|NMU||KENTUCKY||Freedom of Information||Sep 12, 2002|
Computer crash does not justify withholding records
- The police agency must fix its computer record-keeping procedures, rather than denying access to the records, according to an attorney general opinion.
A computer crash was no excuse for the Elsmere Police Department’s decision to deny records, the Attorney General’s Office said in an August opinion. The office released an opinion Aug. 21 stating that the Elsmere Police Department’s efforts to retrieve information requested under the state’s Open Records Act were “inadequate.”
The opinion, based on a complaint filed by Chris Henson of Covington, Ky., addressed whether the Elsmere Police Department violated the Open Records Act when it denied Henson’s May 12, 2002 request for information, citing a computer system crash.
“Our computers crashed, records were lost for everybody, not just Henson,” said Robert Carran, attorney for the Elsmere Police Department. Because of a virus, the “records on the computer system were destroyed and not retrievable.”
But according to Assistant Attorney General Amye Bensenhaver, the Elsmere Police Department neglected to follow proper procedure after its system crashed.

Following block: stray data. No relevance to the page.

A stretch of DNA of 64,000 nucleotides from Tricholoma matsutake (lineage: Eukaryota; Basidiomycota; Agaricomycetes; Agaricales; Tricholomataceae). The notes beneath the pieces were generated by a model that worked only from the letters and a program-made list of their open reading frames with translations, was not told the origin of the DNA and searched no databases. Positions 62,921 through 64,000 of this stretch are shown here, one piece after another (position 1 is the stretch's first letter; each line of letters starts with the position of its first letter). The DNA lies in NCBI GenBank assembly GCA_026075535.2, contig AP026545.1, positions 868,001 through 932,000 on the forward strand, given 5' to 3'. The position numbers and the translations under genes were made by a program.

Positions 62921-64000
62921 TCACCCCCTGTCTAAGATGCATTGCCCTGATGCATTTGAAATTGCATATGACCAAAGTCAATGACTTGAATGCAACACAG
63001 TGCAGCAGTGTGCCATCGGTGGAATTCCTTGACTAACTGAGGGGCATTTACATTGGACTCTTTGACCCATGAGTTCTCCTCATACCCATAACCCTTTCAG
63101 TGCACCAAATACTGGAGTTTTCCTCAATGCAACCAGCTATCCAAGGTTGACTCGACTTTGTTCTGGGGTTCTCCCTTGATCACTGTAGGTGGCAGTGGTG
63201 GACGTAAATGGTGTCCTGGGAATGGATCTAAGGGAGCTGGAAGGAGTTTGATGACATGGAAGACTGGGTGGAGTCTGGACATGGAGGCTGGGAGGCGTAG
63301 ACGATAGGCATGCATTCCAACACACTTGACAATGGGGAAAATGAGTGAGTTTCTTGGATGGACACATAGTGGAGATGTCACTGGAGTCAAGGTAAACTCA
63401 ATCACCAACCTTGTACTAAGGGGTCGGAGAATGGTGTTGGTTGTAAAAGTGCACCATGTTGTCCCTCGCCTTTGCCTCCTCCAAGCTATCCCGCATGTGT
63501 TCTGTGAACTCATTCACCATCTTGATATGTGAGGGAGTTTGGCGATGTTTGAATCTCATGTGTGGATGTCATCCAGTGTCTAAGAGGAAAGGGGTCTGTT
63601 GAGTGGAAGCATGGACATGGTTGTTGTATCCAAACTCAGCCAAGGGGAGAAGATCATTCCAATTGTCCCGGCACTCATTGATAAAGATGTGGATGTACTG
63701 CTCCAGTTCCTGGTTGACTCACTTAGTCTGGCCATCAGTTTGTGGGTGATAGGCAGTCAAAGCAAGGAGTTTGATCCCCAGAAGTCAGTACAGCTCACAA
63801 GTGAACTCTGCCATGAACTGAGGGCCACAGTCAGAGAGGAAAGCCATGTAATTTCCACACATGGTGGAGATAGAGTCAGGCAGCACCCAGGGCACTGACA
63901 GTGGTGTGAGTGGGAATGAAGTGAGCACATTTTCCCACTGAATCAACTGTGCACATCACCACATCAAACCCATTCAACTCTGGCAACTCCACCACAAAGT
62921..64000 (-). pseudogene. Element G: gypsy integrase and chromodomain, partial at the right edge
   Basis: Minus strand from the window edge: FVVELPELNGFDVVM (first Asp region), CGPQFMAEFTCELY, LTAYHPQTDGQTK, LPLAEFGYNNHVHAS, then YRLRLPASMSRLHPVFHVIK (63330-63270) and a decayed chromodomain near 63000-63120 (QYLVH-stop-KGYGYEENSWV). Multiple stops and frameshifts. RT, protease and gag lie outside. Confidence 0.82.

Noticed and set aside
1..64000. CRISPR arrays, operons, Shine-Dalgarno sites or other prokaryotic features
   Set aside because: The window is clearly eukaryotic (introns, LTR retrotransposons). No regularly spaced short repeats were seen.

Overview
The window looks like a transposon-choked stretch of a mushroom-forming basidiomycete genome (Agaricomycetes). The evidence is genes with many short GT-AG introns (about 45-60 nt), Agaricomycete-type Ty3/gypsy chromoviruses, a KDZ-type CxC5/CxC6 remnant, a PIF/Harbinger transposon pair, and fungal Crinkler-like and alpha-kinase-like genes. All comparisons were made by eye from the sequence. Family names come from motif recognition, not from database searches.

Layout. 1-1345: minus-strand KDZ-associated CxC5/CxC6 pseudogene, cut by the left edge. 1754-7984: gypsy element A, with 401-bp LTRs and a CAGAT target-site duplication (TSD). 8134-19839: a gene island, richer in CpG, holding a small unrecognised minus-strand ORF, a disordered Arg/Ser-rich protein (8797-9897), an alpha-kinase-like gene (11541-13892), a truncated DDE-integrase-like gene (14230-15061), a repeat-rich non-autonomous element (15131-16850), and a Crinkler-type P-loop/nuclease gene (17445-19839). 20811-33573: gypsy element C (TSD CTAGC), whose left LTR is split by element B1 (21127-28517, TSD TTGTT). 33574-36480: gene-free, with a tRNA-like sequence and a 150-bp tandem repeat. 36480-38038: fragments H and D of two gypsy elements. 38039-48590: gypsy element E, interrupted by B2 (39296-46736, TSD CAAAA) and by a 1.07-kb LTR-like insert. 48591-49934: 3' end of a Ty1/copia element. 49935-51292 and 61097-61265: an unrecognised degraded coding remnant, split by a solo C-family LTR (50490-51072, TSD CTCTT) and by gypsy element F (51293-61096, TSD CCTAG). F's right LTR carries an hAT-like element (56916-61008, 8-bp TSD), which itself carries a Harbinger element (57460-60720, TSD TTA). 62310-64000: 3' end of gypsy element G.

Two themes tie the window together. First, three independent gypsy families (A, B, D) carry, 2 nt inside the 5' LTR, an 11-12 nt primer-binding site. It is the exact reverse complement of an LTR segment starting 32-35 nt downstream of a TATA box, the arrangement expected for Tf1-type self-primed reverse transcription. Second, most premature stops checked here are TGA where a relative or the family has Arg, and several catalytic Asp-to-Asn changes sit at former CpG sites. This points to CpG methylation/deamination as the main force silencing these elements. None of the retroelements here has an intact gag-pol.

“Inability of a requestor to obtain information reflects poor records management,” she said. “Electronic record-keeping is to enhance access, not to impede access.”
But this type of denial is not uncommon, said Brant Houston, executive director of Columbia, Mo.- based Investigative Reporters and Editors, an organization that helps journalists access and use government databases.
“When government agencies like a police department have no back-up files, it’s a serious FOI problem,” Houston said.
In Kentucky, proper procedure includes informing the Kentucky Department for Libraries and Archives that the records were destroyed.
Bensenhaver wrote that KDLA received no destruction certificate from the Elsmere Police Department. Carran confirmed that the police department has not yet notified the KDLA, nor had the KDLA taken steps to contact the department.
The police department has 30 days to either comply with the Aug. 21 opinion or appeal it.
Carran said the police department has not yet decided what it will do.
© 2002 The Reporters Committee for Freedom of the Press